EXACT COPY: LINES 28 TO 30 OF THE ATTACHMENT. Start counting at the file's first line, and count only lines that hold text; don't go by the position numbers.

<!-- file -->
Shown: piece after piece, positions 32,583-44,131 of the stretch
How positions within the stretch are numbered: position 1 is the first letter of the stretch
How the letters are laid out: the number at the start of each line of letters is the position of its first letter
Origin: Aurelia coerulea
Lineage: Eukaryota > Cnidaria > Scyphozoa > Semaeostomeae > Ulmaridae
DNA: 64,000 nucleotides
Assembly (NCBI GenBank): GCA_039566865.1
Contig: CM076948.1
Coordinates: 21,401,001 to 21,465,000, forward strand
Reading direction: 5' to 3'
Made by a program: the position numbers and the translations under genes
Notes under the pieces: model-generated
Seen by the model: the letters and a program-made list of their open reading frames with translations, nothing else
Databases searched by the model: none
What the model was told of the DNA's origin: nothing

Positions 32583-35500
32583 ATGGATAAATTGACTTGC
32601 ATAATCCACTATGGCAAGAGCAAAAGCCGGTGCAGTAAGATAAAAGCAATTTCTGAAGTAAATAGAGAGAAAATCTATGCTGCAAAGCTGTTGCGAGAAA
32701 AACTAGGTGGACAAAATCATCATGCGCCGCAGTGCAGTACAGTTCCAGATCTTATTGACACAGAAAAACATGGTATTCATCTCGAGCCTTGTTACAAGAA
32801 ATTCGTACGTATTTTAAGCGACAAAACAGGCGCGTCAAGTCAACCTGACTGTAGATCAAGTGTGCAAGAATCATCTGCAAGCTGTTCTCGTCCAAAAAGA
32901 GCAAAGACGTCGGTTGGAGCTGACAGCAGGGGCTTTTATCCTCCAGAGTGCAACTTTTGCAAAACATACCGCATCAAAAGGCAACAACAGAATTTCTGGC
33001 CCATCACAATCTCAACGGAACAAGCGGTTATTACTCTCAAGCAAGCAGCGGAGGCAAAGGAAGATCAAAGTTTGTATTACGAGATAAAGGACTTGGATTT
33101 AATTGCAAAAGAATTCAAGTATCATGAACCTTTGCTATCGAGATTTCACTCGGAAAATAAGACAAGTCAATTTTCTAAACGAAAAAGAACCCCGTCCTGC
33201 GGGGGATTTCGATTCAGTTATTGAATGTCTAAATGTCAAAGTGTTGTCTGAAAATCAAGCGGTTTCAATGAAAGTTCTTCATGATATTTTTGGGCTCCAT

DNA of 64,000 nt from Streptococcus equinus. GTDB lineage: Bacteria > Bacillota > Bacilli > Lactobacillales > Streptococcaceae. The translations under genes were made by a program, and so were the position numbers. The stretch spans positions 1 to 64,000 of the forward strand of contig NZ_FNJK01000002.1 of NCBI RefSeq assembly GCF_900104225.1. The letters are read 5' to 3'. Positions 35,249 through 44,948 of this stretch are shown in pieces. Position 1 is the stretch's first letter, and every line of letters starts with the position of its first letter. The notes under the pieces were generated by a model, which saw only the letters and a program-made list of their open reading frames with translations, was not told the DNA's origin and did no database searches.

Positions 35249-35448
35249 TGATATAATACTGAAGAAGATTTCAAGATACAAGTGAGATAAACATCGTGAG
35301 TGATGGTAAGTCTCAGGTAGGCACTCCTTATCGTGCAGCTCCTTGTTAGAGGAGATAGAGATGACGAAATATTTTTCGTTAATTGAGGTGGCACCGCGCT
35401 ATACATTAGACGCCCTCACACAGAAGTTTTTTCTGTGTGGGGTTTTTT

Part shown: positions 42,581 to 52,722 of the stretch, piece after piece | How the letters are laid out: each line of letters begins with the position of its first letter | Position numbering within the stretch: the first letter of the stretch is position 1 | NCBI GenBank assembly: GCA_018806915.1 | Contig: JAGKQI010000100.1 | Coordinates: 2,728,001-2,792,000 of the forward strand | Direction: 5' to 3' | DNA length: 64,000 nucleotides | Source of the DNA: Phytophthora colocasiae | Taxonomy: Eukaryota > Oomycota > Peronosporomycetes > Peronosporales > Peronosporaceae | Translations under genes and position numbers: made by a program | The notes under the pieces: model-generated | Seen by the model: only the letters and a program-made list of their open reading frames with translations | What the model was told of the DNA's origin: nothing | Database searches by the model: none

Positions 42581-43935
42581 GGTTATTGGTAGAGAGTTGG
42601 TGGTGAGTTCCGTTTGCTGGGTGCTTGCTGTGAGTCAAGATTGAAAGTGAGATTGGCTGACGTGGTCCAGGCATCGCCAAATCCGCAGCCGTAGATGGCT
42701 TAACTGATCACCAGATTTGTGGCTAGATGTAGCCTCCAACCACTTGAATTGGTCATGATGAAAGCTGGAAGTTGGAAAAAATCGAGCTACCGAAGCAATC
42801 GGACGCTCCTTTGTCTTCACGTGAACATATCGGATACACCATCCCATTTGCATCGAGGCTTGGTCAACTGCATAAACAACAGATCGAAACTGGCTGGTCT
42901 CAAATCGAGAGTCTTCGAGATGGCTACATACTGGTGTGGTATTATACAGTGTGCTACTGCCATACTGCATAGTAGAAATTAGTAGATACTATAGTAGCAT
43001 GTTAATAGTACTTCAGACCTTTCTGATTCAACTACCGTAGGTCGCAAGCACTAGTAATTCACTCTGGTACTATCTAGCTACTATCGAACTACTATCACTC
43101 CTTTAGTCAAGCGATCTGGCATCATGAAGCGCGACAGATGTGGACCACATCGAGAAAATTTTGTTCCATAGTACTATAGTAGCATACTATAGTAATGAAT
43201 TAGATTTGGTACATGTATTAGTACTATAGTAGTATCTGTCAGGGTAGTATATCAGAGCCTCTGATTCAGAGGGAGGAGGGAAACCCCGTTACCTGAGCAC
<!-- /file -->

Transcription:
35301 TGATGGTAAGTCTCAGGTAGGCACTCCTTATCGTGCAGCTCCTTGTTAGAGGAGATAGAGATGACGAAATATTTTTCGTTAATTGAGGTGGCACCGCGCT
35401 ATACATTAGACGCCCTCACACAGAAGTTTTTTCTGTGTGGGGTTTTTT

Part shown: positions 42,581 to 52,722 of the stretch, piece after piece | How the letters are laid out: each line of letters begins with the position of its first letter | Position numbering within the stretch: the first letter of the stretch is position 1 | NCBI GenBank assembly: GCA_018806915.1 | Contig: JAGKQI010000100.1 | Coordinates: 2,728,001-2,792,000 of the forward strand | Direction: 5' to 3' | DNA length: 64,000 nucleotides | Source of the DNA: Phytophthora colocasiae | Taxonomy: Eukaryota > Oomycota > Peronosporomycetes > Peronosporales > Peronosporaceae | Translations under genes and position numbers: made by a program | The notes under the pieces: model-generated | Seen by the model: only the letters and a program-made list of their open reading frames with translations | What the model was told of the DNA's origin: nothing | Database searches by the model: none